Those Edwardian offices I mentioned earlier were probably transformed by the arrival of the telephone. Some organizations in that era used the new technology as a core part of their management strategy and tactics and streaked ahead to massive efficiencies and resulting competitive advantage. Others increased employee workload to include endless telephone answering and reaction as well as their existing mail processing chores.

I believe modern online collaboration technology will similarly transform those businesses who understand and embrace well thought through methodologies. Those who adopt ad hoc uptake are going to have a more difficult and expensive time and perpetuate what in retrospect will seem like Keystone Cops reactive management.

Topic: Collaboration


Oliver Marks leads the Global Digital Enterprise Team at HP, having previously provided seasoned independent consulting guidance to companies on effective planning of business strategy, tactics, technology decisions, roll out and enduring use models that make best use of modern collaborative and social networking tools to achieve their business goals.

These are Oliver's views and not those of his employer HP.

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  • Email flow

    It's so true, we all wade through so much rubbish in our
    day that it eats away our real time.

    If my "Send new Mail" button had a, "give 'em a quick
    buzz" button next to it, it would help enormously,
    - I'd realise that a phone call would be quicker for both
    of us
    - I'd then realise that I probably already knew the answer
    - I'd get on with my work


    Also, I do like your parallel with the current mail system,
    you know pretty much what's in a letter before you open it.

    Somehow as a modern parallel, in the same way that the
    telephone was a saving grace for the Edwardians, instant
    chat seems to be a saving grace for our office, along with
    using our phones.

    Dan Course :
    Thought Dan
    • I despise the phone

      Don't interrupt me while I'm busy on something else. I'll look at
      your email when I get a chance. I can guarantee your "crisis" isn't
      that important.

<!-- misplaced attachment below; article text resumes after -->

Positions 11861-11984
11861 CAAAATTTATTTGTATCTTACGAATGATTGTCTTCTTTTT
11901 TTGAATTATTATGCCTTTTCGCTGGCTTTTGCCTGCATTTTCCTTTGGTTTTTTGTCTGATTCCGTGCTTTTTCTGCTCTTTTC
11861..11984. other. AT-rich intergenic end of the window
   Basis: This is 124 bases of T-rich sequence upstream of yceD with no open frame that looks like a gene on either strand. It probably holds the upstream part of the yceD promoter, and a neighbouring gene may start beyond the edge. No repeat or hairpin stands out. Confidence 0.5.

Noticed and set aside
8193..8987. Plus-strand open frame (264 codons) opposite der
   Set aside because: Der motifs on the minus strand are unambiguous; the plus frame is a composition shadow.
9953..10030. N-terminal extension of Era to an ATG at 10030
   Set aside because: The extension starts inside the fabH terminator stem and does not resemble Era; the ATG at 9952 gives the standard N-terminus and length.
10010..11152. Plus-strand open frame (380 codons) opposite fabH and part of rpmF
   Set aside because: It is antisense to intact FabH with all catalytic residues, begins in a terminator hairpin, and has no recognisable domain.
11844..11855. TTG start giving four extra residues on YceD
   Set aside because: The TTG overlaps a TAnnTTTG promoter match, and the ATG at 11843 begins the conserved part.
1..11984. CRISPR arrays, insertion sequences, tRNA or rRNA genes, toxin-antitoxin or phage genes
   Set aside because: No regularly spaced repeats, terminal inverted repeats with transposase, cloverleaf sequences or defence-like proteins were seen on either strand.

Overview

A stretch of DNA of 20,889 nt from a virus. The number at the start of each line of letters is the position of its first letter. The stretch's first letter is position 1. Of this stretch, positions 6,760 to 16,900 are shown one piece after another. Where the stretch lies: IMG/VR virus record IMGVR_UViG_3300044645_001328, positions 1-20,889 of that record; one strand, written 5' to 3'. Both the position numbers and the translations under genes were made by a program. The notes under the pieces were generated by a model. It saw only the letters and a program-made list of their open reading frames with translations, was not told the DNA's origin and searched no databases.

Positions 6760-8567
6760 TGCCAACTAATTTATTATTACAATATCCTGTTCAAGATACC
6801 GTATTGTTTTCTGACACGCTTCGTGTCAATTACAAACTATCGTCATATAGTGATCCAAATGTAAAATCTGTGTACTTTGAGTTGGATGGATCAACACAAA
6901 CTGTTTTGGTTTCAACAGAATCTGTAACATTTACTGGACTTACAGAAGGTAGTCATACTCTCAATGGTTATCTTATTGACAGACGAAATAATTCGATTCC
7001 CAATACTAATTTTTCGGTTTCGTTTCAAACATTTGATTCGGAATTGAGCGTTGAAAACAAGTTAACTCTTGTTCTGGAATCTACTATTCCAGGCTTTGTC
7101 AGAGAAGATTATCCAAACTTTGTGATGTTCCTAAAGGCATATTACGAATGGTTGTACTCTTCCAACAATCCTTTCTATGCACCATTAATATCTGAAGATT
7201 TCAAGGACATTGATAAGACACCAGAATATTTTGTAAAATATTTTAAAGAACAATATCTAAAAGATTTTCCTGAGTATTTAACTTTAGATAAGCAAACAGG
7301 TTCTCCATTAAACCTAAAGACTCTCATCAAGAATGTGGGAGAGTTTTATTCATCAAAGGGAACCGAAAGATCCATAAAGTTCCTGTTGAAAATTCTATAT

As far as email goes, learn how to use rules.
  • RE: Email is the enemy

    I don't think any of this will really change until we build the knowledge work skills that go along with it. The skills gap is large and growing.
  • Watch out for JAWS

    JAWS stands for "Just another Web Site". In this context I am talking about the propensity for corporations to create web sites for each department, project and club. Unlike email that is in your face and you CAN react to it, JAWS is insidious as you HAVE TO KNOW the web site exists.

    This is the "Fire and Forget" of the "publishing" world. A department needs to publish where to go, what to do, who to talk to information - so they put it on their website. DONE! Now if you need to get that information, how do you find it? Search through old emails, send new emails to people you know requesting the site information, use the crappy corporate web search, etc. How efficient is that?

    I wonder who is more deluded, the person that thinks that his responsibility for getting the message out means changing the webpage - OR the exec that thinks that the best way to disseminate information in the company is by giving everyone a web page . . .
    Roger Ramjet
  • RE: Email is the enemy

    Agreed. I wrote a blog on this recently called "The Killer App That is Killing Us" ( It was also posted on the Enterprise 2.0 blog. Email is a problem as it so rooted in company culture, process and habit, that it is very hard to shake, no matter how good the collaboration tools become. We have we hope does the trick but it is a serious problem.
  • The real enemy

    wiki, website, sharepoint, etc.
    these are not liberating anyone
    at the end of the day the 'poor' Edwardian went home and that was that

    now we are supposed to be employees first and people second in a 24-7-365 world

    oh gosh, the wiki on the sharepoint server has an rss feed that automatically send something to my email which if not responded to in 15 minutes send a text message to my cell phone

    just because I'm in Duluth for my grandmother's funeral, that has nothing to do with it

    oh the poor Edwardians

  • We are servants

    We are servants to the mighty gods E-mail and Cell Phone and their harbingers Blackberry, Wiki and Instant Messenger.